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Silicon Valley has been slow to develop technology and business approaches specifically suited to customers in the emerging world, according to representatives at a UN-sponsored gathering in the US technology heartland this week.
As a result, it risks missing out on one of the next big potential markets for its products, while also leaving a widening “digital divide” that is seeing the growing ranks of broadband users in the developed world leap even further ahead.
The warnings surfaced during a UN-backed meeting that brought officials from many developing countries to the valley this week to try to develop more systematic approaches from the many piecemeal experiments under way to boost the spread of information and communication technologies. For some of the valley’s biggest companies, which have long viewed this as an area for non-profit activity, the effort reflects a new business focus on the emerging world.
“We have around a billion users today – what we’re all interested in is where the next billion users are going to come from,” said Craig Barrett, chairman of Intel and head of the UN-backed committee leading the effort.
However, the valley’s focus on creating technology for the developed world, then trying to adapt it to poorer countries, has left it ill-suited to addressing the real technology needs of these countries, according to several observers.
“There is a bit of a challenge for Silicon Valley,” said Farrukh Qayyum, Pakistan’s IT and telecommunications minister. “While it is true that mature markets need new products, there is really a need to look at the needs of people who could be customers in the developing world.”
Thomas McCoy, chief administrative officer of AMD chipmaker, added: “The capability of Silicon Valley has yet to be fully deployed in focusing on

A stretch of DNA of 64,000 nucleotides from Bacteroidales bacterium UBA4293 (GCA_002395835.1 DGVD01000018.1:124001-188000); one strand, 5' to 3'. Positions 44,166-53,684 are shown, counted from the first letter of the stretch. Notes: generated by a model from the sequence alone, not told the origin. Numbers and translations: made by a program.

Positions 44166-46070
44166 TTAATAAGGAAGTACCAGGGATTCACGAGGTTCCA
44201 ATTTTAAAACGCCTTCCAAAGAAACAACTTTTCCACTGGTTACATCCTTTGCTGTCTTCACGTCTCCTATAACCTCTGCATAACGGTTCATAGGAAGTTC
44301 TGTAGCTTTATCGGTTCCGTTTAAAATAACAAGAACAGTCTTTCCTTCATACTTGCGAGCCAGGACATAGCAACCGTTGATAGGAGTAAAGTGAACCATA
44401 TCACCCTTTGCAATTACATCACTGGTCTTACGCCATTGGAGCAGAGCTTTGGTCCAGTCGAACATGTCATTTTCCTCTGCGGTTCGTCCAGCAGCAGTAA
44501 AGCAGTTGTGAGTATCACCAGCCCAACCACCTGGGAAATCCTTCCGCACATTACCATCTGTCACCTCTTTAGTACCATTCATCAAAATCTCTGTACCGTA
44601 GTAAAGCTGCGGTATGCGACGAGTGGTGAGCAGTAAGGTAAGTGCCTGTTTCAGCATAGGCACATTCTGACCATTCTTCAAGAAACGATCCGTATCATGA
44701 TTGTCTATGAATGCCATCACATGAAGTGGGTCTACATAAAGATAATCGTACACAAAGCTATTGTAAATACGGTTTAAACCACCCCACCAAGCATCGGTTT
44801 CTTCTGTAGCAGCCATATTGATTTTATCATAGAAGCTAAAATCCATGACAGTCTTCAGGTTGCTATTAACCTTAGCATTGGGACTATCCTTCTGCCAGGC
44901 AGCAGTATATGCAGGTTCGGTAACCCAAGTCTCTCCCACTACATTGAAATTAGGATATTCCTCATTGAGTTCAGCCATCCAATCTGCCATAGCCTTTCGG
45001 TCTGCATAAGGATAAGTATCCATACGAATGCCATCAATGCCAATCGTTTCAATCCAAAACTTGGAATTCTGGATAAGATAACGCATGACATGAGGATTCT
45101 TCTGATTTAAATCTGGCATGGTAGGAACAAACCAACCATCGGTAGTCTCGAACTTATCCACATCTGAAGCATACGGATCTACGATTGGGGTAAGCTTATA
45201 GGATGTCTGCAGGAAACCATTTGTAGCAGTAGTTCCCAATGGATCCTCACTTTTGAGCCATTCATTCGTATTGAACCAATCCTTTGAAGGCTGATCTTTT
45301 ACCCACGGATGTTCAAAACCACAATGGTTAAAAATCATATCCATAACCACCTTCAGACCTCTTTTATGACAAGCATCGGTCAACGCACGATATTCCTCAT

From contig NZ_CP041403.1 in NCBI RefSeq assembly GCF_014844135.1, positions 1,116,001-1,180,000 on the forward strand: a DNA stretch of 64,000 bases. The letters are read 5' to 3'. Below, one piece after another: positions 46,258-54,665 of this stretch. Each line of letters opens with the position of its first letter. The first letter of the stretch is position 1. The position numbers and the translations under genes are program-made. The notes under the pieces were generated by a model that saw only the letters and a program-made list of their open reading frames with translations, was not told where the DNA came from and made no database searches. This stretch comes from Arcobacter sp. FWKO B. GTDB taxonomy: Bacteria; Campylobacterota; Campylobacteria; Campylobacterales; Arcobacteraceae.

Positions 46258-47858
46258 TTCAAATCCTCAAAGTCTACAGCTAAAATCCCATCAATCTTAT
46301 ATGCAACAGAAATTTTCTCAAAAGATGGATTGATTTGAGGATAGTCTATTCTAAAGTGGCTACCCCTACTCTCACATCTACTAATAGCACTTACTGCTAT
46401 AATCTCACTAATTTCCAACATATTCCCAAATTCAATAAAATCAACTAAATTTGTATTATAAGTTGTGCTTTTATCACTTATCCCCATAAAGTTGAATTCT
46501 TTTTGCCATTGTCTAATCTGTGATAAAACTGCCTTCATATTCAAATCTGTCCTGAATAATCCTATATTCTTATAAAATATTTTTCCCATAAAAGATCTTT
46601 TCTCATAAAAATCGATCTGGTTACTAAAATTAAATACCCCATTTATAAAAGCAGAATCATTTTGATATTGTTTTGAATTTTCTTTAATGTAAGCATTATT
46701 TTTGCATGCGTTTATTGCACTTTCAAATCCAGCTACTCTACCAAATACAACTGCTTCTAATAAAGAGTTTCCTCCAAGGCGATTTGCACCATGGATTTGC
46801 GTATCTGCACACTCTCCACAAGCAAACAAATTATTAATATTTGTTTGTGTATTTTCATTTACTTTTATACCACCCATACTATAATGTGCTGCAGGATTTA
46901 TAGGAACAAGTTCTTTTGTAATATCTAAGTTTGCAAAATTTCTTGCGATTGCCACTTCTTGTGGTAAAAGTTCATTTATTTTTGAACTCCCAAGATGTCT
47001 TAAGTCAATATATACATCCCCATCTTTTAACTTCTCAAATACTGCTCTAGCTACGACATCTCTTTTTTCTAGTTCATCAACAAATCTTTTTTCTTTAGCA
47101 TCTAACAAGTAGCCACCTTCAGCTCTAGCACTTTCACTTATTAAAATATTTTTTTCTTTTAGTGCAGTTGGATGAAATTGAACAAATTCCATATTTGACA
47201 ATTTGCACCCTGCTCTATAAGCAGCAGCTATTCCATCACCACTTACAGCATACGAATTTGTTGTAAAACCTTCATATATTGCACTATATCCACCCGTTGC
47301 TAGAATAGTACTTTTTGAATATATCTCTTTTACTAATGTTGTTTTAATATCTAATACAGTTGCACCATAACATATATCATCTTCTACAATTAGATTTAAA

the innovation that is required in those huge markets. We can’t just build a Mercedes and then try to simplify it.”
IT companies needed to learn from the experience of the mobile communications industry, which now has more than 2bn users and has been far more successful at reaching emerging market users, according to several people at the event.
The mobile industry “meets a basic need, which is communication”, said Mr Barrett. For IT companies, technology adoption would take longer because its usefulness rested partly on the availability of local content on the internet and education to help people use the network, he added.
Others, however, said more work needed to be done to identify the basic needs of potential customers before the valley could adapt its technology and business approaches to developing markets.
“We don’t know what they need – we don’t have the intelligence about what poor farmers in Africa want,” said Mr McCoy. Without a clearer agreement on the most immediate needs that their technology is addressing, the big technology companies and development officials risked failing to agree on how to proceed, added Mary Smaragdis, director of the charitable foundation set up by Sun Microsystems.
“I don’t see a lot of alignment” among participants at this week’s meeting, she said. “We’re all taking on this problem through our own filter.”
In a sign of Silicon Valley’s slowness to address the emerging world’s technology needs more directly, one of the highest-profile efforts to make computing more affordable, the One Laptop Per Child initiative, was led by Nicholas Negroponte of Massachusetts Institute of Technology. None of the main companies behind the push is from the valley.